My space in the world

Code is poetry

Posted by Sayak
November - 10 - 2008

Open source office suite needs some decent open and royalty-free cliparts. This tutorial presents valuable clipart repositories and an extension which enables direct downloading of graphics into the OpenOffice.org documents.

Direct downloading of cliparts is possible thanks to Clker.com Openoffice.org addon. You will find it here. The Clker.com addon provides integration with clker.com online clipart to openoffice.org. The cliparts you choose and save to your clipart basket, will appear in the extension window inside Openoffice.org. Almost all cliparts are available in ODG format, SVG and PNG files.

Clker.com Openoffice.org addon is available to download here. It has to be installed via the Openoffice.org extension manager.

You may also visit the Clker.com website. It contains a massive collection of royalty-free cliparts, available to download as ODG (Openoffice.org Draw), SVG and PNG formats.

If you prefer browsing cliparts via the internet browser, downloading them to disk, and then loading graphics inside the Openoffice.org applications, then you definitely should visit homepages of these clipart collections:

Open Clip Art Library
www.openclipart.org

This project aims to create an archive of user contributed clip art that can be freely used. All graphics submitted to the project should be placed into the Public Domain according to the statement by the Creative Commons.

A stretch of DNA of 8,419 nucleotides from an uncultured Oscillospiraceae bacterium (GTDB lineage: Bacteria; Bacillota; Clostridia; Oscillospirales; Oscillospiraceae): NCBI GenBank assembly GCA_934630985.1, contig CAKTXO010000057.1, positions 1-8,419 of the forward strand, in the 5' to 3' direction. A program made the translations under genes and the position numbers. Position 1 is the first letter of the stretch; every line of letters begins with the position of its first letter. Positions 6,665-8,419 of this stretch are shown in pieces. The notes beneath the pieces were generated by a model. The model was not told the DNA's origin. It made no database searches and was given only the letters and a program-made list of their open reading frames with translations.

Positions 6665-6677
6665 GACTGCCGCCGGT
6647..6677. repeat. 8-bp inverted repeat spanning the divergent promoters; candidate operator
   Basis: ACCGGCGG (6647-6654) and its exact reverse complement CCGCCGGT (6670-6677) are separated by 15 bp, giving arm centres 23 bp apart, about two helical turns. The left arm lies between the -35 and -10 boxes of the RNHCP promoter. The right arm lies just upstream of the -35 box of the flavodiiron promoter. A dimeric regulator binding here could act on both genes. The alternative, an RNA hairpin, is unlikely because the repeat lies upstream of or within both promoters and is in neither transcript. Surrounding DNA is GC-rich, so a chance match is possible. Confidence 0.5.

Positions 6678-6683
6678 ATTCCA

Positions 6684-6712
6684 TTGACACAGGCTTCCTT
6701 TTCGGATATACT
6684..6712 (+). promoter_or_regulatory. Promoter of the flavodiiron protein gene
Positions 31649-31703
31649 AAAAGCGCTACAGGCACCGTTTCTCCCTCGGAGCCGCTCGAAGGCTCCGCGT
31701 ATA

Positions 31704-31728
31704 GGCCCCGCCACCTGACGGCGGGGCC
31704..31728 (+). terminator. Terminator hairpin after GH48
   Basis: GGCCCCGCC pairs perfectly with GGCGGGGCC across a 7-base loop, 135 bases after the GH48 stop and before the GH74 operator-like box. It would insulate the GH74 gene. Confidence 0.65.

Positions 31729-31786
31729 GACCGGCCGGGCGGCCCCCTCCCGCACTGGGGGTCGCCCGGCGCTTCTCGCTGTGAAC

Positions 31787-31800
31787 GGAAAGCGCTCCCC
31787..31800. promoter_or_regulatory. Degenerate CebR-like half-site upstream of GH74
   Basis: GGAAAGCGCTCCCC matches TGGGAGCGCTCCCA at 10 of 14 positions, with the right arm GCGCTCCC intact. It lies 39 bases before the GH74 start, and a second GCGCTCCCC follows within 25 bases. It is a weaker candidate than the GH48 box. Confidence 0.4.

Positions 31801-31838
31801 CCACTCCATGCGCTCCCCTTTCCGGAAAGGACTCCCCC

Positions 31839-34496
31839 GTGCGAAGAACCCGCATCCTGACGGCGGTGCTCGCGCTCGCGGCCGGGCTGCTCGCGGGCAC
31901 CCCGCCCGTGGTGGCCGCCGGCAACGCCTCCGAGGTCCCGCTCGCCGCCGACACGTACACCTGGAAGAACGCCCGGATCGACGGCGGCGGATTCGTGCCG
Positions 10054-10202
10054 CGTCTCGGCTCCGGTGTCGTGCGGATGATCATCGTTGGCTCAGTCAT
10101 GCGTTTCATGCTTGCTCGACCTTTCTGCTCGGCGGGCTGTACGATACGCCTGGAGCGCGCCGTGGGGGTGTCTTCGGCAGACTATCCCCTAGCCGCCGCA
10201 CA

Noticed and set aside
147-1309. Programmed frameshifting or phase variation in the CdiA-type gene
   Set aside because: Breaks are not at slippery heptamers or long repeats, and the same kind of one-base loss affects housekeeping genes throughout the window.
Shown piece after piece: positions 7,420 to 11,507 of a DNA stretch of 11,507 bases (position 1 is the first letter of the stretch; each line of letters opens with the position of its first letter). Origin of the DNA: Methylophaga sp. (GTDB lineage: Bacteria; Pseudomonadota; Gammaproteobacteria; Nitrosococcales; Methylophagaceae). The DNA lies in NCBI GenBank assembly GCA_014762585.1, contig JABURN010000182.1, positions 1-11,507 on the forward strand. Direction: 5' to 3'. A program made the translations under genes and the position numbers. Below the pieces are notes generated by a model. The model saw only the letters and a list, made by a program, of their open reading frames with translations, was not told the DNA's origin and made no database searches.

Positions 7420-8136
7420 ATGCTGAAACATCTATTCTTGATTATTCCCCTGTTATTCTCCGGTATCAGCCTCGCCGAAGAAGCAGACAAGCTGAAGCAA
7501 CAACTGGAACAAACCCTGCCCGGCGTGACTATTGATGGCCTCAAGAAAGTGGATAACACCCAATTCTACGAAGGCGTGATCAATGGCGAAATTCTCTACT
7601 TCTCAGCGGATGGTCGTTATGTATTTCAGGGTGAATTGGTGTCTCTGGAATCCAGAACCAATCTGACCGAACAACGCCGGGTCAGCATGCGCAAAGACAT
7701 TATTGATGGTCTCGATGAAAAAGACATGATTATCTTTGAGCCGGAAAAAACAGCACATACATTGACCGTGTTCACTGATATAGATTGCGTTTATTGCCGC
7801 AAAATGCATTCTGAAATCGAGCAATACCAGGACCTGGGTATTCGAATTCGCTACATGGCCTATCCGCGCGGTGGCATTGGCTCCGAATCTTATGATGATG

The royalty-free clipart library.

The Open Clip Art Library contains vast collections of cliparts (7,000 images), divided into categories, and submitted / uploaded / remixed by users. You may download all cliparts packed in a single ZIP file or gzipped tarball.

WP Clipart
www.wpclipart.com

WPClipart is a collection of high-quality public domain images specifically tailored for use in word processors and optimized for printing on home/small office inkjet printers. There are thousands of color graphic clips as well as illustrations, photographs and black and white line art.

The royalty-free clipart library.

Nearly all graphics are in lossless, PNG format. Currently WP Clipart archive offers about 25,000 images.

OpenOffice.org User/Gallery and Clipart
documentation.openoffice.org/Samples_Templates/User/gallery/

Small but valuable clipart repository. Some files are available in ODG (Openoffice.org Draw) format, others as SVG and GIF files.

The gallery also contains various original artwork submitted to the OOo Competition. It includes 3d Chinese Tea Set, 3d Vase with Flowers, and others.

The royalty-free clipart library.

And, if you wish to find more royalty-free cliparts, visit Clip-Art.com. The site contains more links to clipart libraries.

Posted by Sayak
November - 10 - 2008